• Taking things personally. You might think you’re a shoo-in for a promotion because you get along so great with your boss. Remember, your boss didn’t get to where he is today by making business decisions based on personality alone.

    Now, it’s a great thing that your boss likes you because you’ll be more comfortable floating the topic of promotion. Just don’t be arrogant about your chances beforehand or become bitter if you don’t get what you wanted.

  • Failing to read the room. While we don’t recommend bringing up the company’s success or finances during this conversation, it should be on your mind. If there’s just been a huge round of layoffs and the company’s stock is taking a nosedive, you’ll come off as tone-deaf by asking for a promotion in the midst of the chaos.

    To be clear, it’s okay to ask for a promotion when things are rough — as long as your promotion will serve to remedy part of the business’ problems. That’s why you should have a clear understanding of the issues your company is facing and the role your new position would play in resolving those issues.

  • Becoming emotional. Look, we get it’s an emotional situation and there’s nothing wrong with feelings. But your professional reputation is at stake in this conversation. Don’t come at the topic with your needs at the forefront, and don’t let your boss’ counterarguments upset or anger you.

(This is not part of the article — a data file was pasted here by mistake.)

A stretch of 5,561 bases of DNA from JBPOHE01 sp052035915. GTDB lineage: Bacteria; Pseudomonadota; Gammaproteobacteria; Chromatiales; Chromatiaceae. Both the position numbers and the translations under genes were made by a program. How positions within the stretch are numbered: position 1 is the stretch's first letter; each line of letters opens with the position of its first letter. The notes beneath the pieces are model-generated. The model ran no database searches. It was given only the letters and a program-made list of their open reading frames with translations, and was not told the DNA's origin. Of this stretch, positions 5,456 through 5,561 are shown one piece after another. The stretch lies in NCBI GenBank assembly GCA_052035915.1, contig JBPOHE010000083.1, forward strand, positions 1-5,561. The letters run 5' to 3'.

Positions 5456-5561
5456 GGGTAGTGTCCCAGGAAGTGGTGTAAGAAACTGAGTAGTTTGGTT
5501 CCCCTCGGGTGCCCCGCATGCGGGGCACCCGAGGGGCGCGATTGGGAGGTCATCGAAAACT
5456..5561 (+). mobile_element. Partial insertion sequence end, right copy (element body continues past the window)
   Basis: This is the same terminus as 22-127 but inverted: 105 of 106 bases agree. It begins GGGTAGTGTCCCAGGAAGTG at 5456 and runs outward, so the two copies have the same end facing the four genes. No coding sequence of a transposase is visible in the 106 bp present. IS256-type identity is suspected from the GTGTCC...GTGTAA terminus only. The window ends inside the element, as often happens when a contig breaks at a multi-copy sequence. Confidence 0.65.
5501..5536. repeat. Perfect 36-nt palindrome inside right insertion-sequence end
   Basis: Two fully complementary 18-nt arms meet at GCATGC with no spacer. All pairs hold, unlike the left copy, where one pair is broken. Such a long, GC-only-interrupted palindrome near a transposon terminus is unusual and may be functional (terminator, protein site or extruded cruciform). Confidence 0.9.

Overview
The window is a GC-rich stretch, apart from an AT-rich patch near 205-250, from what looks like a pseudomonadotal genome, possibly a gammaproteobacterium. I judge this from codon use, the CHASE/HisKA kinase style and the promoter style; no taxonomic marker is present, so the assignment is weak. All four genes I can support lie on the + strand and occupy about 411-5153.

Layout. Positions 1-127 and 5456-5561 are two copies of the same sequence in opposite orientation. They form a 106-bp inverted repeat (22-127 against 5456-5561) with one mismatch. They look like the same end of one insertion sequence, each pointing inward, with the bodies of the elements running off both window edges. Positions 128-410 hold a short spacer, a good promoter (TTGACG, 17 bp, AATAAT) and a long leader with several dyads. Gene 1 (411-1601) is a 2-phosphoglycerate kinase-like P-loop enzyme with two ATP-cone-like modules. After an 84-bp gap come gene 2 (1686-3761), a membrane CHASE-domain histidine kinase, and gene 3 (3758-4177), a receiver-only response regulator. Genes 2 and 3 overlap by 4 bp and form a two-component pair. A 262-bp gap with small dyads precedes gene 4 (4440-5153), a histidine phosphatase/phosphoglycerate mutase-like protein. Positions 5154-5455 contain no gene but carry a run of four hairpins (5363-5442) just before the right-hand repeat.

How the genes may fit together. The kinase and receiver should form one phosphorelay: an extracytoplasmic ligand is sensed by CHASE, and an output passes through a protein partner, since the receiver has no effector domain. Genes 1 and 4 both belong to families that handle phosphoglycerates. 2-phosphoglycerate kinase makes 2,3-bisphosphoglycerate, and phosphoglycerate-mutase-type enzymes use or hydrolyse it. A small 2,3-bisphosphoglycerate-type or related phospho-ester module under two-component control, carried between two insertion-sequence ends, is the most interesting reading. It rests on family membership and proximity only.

Instead, listen closely to what your boss needs from you to be considered for a promotion later. Be open to feedback and suggestions, and you’ll come off as a seasoned pro that’s next in line for a promotion if this one doesn’t work out.

  • Final Thoughts

    Asking for a promotion or a raise can be tricky, but if you never try, you’ll never know what opportunities could be awaiting you in the future.

    Make sure to focus the conversation on your accomplishments and how you can bring success to the company in a higher-level role. If you can prove that you’ll benefit the company more in a new role, you’re sure to win over even the toughest of bosses.

    Now it’s time to get out there and ask for that promotion — we know you deserve it.

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Maddie Lloyd

Maddie Lloyd was a writer for the Zippia Advice blog focused on researching tips for interview, resume, and cover letter preparation. She's currently a graduate student at North Carolina State University's department of English concentrating in Film and Media Studies.